At FiLUMS: Shahzad & Shahzad drew a comparison between old and the new cinema

Shahzad Rafique & Shahzad Nawaz at FiLUMS with Momin
Shahzad Rafique and Shahzad Nawaz with Galaxy Lollywood editor Momin Ali. Clicked By: Zeeshan Mahmood

2013 will be remembered as a game changer for the Pakistani cinema. It was the year when cinema in Pakistan actually had its much talked and needed rebirth, giving everyone a much visible direction towards the better days for Pakistan film industry. Though we didn’t see any surprising change in terms of number of local films getting released in cinemas, but the real difference was actually made by the increased number of quality films — films from the new-age cinema–being made and released in the country. The local cinemas last year housed a couple of successful films like Siyaah, Chambaili, Zinda Bhaag, Main Hoon Shahid Afridi and the history making Pakistani film, Waar.

A penal discussion was held in FiLUMS – LUMS International Film Festival – on the topic of ‘Old Cinema Versus New Cinema’, chaired by the two echelons of Pakistani film industry, Shahzad Rafique and Shahzad Nawaz. Rafique, a veteran film director with blockbuster hits like Ghongat, Saalakhain, Muhabtaan Sachian and recently released Ishq Khuda to his credit and Shahzad Nawaz now being an established film producer after his last year cinema hit Chambaili, talked about the evolution Pakistan film industry is and has gone through over the years.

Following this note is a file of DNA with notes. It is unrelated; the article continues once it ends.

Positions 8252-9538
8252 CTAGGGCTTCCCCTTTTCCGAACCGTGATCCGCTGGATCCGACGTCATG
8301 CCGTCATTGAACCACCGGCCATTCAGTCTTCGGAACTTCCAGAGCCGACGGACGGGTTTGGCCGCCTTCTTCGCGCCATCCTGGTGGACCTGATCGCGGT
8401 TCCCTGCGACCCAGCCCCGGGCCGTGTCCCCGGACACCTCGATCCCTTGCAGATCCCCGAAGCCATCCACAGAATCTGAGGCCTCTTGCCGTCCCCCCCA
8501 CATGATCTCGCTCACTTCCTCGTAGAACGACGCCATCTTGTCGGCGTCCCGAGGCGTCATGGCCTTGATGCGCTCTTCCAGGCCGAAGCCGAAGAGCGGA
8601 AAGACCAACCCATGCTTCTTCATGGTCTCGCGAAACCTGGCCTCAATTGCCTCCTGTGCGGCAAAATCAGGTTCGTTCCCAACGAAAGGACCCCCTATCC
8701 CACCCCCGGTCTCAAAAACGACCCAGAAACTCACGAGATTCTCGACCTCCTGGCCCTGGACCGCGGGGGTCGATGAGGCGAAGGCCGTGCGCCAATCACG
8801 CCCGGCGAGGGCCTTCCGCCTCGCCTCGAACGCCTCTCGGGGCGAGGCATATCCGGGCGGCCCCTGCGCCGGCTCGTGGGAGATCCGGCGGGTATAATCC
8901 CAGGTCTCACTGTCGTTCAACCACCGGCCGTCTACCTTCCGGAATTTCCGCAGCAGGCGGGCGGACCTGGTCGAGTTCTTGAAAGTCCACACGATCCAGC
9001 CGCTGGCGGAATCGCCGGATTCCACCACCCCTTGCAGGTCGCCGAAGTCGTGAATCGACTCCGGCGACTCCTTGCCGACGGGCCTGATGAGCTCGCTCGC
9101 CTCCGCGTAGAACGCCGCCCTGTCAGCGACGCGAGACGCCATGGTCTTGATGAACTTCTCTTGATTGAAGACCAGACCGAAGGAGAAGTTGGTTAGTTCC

By Zeeshan Mahmood
By Zeeshan Mahmood

According to Nawaz, the cinema in Pakistan is changing and its changing fast. The Gandasa culture is over as people needed change and fresh stuff. Like his, more and more films are now being made that relate to people and give a meaningful message to the audience. “I will continue making honest films”, he told the attendees of the workshop.

Rafique asserted that the old cinema and the new cinema has a difference of new techniques and technology that work as aid in the process of film-making. The evolution and revolution are the natural part of current film making. He said that the work of sincere filmmakers of past helped in the sustenance of the cinema in its bleak years and carved a path for the aspiring filmmakers.

Many attendees in the workshop asked questions about what path to follow in order to become a successful filmmaker. Both panelists agreed that the hurdles and disappointments are part of process but one should never lose hope and continue following their passion. “Pakistani cinema will have renaissance by 2017”, hoped Rafiq.

Reported By: Zeeshan Mahmood

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